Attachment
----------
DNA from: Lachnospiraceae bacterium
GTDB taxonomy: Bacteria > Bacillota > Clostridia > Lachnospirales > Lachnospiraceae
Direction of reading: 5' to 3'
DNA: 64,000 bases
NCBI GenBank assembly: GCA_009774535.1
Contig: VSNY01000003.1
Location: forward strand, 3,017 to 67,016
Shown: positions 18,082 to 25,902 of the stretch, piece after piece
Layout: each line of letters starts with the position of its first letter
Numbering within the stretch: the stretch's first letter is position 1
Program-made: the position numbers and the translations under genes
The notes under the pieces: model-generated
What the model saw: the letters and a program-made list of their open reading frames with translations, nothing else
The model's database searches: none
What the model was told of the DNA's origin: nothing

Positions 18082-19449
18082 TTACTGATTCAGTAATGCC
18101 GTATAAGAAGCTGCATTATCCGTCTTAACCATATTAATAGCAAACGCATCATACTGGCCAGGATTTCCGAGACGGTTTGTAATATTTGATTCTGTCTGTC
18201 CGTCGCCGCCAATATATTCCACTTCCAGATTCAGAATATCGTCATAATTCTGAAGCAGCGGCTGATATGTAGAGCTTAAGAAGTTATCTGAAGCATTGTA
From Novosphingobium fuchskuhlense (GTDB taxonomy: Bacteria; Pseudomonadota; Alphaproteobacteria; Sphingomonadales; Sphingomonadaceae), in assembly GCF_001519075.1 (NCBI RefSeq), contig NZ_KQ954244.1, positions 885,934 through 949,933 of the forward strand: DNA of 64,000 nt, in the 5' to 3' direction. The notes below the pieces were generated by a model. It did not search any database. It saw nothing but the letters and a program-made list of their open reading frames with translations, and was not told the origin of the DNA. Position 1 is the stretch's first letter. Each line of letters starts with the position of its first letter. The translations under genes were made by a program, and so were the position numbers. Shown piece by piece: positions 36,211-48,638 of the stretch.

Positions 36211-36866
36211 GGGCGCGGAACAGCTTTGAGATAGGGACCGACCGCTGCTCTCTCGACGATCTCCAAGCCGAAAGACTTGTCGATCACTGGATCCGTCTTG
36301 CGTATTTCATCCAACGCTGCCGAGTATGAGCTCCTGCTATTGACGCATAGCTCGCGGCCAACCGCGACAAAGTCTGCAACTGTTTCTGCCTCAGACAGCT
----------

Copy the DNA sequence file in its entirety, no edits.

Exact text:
DNA from: Lachnospiraceae bacterium
GTDB taxonomy: Bacteria > Bacillota > Clostridia > Lachnospirales > Lachnospiraceae
Direction of reading: 5' to 3'
DNA: 64,000 bases
NCBI GenBank assembly: GCA_009774535.1
Contig: VSNY01000003.1
Location: forward strand, 3,017 to 67,016
Shown: positions 18,082 to 25,902 of the stretch, piece after piece
Layout: each line of letters starts with the position of its first letter
Numbering within the stretch: the stretch's first letter is position 1
Program-made: the position numbers and the translations under genes
The notes under the pieces: model-generated
What the model saw: the letters and a program-made list of their open reading frames with translations, nothing else
The model's database searches: none
What the model was told of the DNA's origin: nothing

Positions 18082-19449
18082 TTACTGATTCAGTAATGCC
18101 GTATAAGAAGCTGCATTATCCGTCTTAACCATATTAATAGCAAACGCATCATACTGGCCAGGATTTCCGAGACGGTTTGTAATATTTGATTCTGTCTGTC
18201 CGTCGCCGCCAATATATTCCACTTCCAGATTCAGAATATCGTCATAATTCTGAAGCAGCGGCTGATATGTAGAGCTTAAGAAGTTATCTGAAGCATTGTA
From Novosphingobium fuchskuhlense (GTDB taxonomy: Bacteria; Pseudomonadota; Alphaproteobacteria; Sphingomonadales; Sphingomonadaceae), in assembly GCF_001519075.1 (NCBI RefSeq), contig NZ_KQ954244.1, positions 885,934 through 949,933 of the forward strand: DNA of 64,000 nt, in the 5' to 3' direction. The notes below the pieces were generated by a model. It did not search any database. It saw nothing but the letters and a program-made list of their open reading frames with translations, and was not told the origin of the DNA. Position 1 is the stretch's first letter. Each line of letters starts with the position of its first letter. The translations under genes were made by a program, and so were the position numbers. Shown piece by piece: positions 36,211-48,638 of the stretch.

Positions 36211-36866
36211 GGGCGCGGAACAGCTTTGAGATAGGGACCGACCGCTGCTCTCTCGACGATCTCCAAGCCGAAAGACTTGTCGATCACTGGATCCGTCTTG
36301 CGTATTTCATCCAACGCTGCCGAGTATGAGCTCCTGCTATTGACGCATAGCTCGCGGCCAACCGCGACAAAGTCTGCAACTGTTTCTGCCTCAGACAGCT